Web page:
Walking with Nature
Perhaps the truth depends on a walk around the lake. ~Wallace Stevens
Now that spring has sprung here on the East Coast of the U.S., I’m trying to get outside and walk as much as possible. I find that combining my enjoyment of walking and love for nature is one of the most satisfying ways to practice mindfulness. Jim and I live in Ocean Pines, Maryland – a community that offers many awesome ways to enjoy walking with nature.
Yesterday, Jim and I took Chucky, our Welsh Terrier, on a walk around one of our community lakes. I made it a point to focus less on my walking and more on what nature was sharing with me. I noticed how the water shimmered under the mid day sun, how the newly budding trees fluttered in the breeze, and how the geese honked to their mates across the lake. I went down to the water’s edge and watched the turtles jump from their twig perches into the water. We explored a little finger of land that extended out into the lake, giving us beautiful panoramic view.
We also encountered other walkers, one with a rambunctious yellow lab puppy that brought back memories of our beloved Titan, another with a young Yorkie-poo that instantly fell in love with Chucky! Not only is walking a great way to walk with nature; it’s a great way to meet your neighbors! I often tease Jim that if I “go first,” all he has to do is take Chucky for a walk and he’ll have a new wife in no time!
Today, we went to a nearby park, where the walking paths are made of rubber and wind among stately, old, tall trees (don’t ask me what kind of trees they are!). It’s a great place to walk, especially if one has arthritis like I do. This time, I gave Chucky’s leash to Jim and I went ahead, focusing on walking at a fast, workout pace. I felt sensational after my two laps around the park!
According to the Arthritis Foundation, walking has numerous benefits, especially for those with arthritis. It’s free. It’s easy to do, and it’s easy on the joints. And there’s no question that walking is good for you. Walking is an aerobic exercise; a University of Tennessee study found that women who walked had less body fat than those who didn’t walk. It also lowers the risk of blood clots, since the calf acts as a venous pump, contracting and pumping blood from the feet and legs back to the heart, reducing the load on the heart. Here are some other ways that walking is good for you.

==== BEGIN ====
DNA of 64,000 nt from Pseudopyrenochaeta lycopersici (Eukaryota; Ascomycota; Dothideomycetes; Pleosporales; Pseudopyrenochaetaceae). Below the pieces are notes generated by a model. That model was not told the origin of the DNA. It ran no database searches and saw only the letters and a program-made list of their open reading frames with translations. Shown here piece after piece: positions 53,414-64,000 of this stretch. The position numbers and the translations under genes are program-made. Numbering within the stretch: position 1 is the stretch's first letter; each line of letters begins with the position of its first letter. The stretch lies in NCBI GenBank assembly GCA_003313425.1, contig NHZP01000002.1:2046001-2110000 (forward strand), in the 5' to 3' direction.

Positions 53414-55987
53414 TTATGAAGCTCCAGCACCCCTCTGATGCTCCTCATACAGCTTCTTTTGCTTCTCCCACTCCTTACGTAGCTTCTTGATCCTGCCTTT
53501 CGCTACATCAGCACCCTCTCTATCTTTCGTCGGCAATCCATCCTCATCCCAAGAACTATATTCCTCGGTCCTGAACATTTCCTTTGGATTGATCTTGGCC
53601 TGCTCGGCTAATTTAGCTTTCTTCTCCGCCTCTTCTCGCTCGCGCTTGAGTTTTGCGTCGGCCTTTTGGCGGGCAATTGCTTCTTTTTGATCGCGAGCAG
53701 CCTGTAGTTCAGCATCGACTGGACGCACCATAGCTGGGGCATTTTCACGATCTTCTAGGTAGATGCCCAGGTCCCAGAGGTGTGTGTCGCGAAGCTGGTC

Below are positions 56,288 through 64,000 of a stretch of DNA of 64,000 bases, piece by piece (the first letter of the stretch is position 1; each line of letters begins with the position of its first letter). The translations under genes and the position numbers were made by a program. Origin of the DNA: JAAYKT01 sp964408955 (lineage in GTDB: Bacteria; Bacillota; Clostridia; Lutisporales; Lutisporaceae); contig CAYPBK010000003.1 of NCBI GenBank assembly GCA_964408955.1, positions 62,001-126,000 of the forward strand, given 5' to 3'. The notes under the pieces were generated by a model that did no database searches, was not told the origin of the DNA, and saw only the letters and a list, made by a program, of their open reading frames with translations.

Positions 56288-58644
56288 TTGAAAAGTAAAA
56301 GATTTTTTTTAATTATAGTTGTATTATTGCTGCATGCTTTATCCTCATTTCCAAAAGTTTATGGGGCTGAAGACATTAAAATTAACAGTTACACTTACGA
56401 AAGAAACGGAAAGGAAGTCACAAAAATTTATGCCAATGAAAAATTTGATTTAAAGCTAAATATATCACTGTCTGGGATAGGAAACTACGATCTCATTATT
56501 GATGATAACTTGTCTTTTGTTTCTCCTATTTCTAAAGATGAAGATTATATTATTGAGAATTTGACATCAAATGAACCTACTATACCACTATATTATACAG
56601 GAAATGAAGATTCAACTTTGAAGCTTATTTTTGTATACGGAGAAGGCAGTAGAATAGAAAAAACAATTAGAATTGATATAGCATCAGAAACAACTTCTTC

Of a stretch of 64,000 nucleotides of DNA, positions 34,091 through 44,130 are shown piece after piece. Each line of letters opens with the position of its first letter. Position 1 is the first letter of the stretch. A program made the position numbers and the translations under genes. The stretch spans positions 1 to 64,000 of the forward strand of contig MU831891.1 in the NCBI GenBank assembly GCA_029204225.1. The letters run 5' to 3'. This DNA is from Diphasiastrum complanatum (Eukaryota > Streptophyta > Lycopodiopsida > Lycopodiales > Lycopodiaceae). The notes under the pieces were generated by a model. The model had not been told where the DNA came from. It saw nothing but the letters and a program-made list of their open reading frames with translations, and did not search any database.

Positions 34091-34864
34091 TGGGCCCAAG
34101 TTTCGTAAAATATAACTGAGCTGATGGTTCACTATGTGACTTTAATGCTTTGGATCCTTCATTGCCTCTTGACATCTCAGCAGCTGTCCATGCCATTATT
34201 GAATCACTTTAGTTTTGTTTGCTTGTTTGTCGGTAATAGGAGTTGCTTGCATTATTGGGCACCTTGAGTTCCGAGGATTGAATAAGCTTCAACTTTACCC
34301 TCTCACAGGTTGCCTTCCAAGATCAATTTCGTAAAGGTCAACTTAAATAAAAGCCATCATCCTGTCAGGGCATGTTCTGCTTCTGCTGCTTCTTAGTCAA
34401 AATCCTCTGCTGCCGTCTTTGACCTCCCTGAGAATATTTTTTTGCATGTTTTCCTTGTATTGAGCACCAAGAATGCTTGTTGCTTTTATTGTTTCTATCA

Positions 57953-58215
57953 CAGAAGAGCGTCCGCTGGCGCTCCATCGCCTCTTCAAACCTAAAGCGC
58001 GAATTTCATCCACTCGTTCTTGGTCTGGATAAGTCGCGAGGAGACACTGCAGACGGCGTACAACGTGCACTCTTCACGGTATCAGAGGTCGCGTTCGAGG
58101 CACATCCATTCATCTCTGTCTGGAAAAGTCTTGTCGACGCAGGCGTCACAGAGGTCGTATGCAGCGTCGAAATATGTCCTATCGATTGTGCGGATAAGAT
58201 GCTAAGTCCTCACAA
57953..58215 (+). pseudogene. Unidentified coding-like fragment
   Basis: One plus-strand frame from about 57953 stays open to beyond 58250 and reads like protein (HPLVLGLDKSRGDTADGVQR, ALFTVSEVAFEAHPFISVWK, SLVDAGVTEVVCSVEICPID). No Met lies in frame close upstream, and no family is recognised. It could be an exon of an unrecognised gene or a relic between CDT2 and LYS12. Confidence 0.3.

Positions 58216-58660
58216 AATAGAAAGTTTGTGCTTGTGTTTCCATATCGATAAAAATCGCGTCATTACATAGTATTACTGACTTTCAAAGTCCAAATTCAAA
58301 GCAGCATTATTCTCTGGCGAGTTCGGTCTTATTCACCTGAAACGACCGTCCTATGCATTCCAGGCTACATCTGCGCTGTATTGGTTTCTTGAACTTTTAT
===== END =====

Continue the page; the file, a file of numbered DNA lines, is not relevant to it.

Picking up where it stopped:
1. Walking improves circulation. It also wards off heart disease, brings up the heart rate, lowers blood pressure and strengthens the heart.
2. Walking shores up your bones. A Brigham and Women’s Hospital, Boston, study of post-menopausal women found that 30 minutes of walking each day reduced their risk of hip fractures by 40 percent.
3. Walking leads to a longer life. Research out of the University of Michigan Medical School and the Veterans Administration Ann Arbor Healthcare System says those who exercise regularly in their fifties and sixties are 35 percent less likely to die over the next eight years than their non-walking counterparts.
4. Walking lightens mood. A California State University, Long Beach, study showed that the more steps people took during the day, the better their moods were. Why? Walking releases natural painkilling endorphins to the body.
5. Walking can lead to weight loss. A brisk 30-minute walk burns 200 calories. Over time, calories burned can lead to pounds dropped.
6. Walking strengthens muscles. It tones your leg and abdominal muscles – and even arm muscles if you pump them as you walk. This increases your range of motion, shifting the pressure and weight from your joints and muscles – which are meant to handle weight – helping to lessen arthritis pain.
7. Walking improves sleep. A study from the Fred Hutchinson Cancer Research Center in Seattle found that women, ages 50 to 75, who took one-hour morning walks, were more likely to relieve insomnia than women who didn’t walk.
8. Walking supports your joints. The majority of joint cartilage has no direct blood supply. It gets its nutrition from synovial or joint fluid that circulates as we move. Impact that comes from movement or compression, such as walking, “squishes” the cartilage, bringing oxygen and nutrients into the area.
9. Walking improves your breath. When walking, your breathing rate increases, causing oxygen to travel faster through bloodstream, helping to eliminate waste products and improve your energy level and the ability to heal.
10. Walking slows mental decline. A study of 6,000 women, ages 65 and older, performed by researchers at the University of California, San Francisco, found that age-related memory decline was lower in those who walked more. The women walking 2.5 miles per day had a 17-percent decline in memory, as opposed to a 25-percent decline in women who walked less than a half-mile per week.
11. Walking lowers Alzheimer’s risk. A study from the University of Virginia Health System in Charlottesville found that men between the ages of 71 and 93 who walked more than a quarter of a mile per day had half the incidence of dementia and Alzheimer’s disease, compared to those who walked less.
12. Walking helps you do more, longer. Aerobic walking and resistance exercise programs may reduce the incidence of disability in the activities of daily living of people who are older than 65 and have symptomatic OA, shows a study published in the Journal of Clinical Outcomes Management.
So, fellow folks over 60, time to get walking, preferably with nature!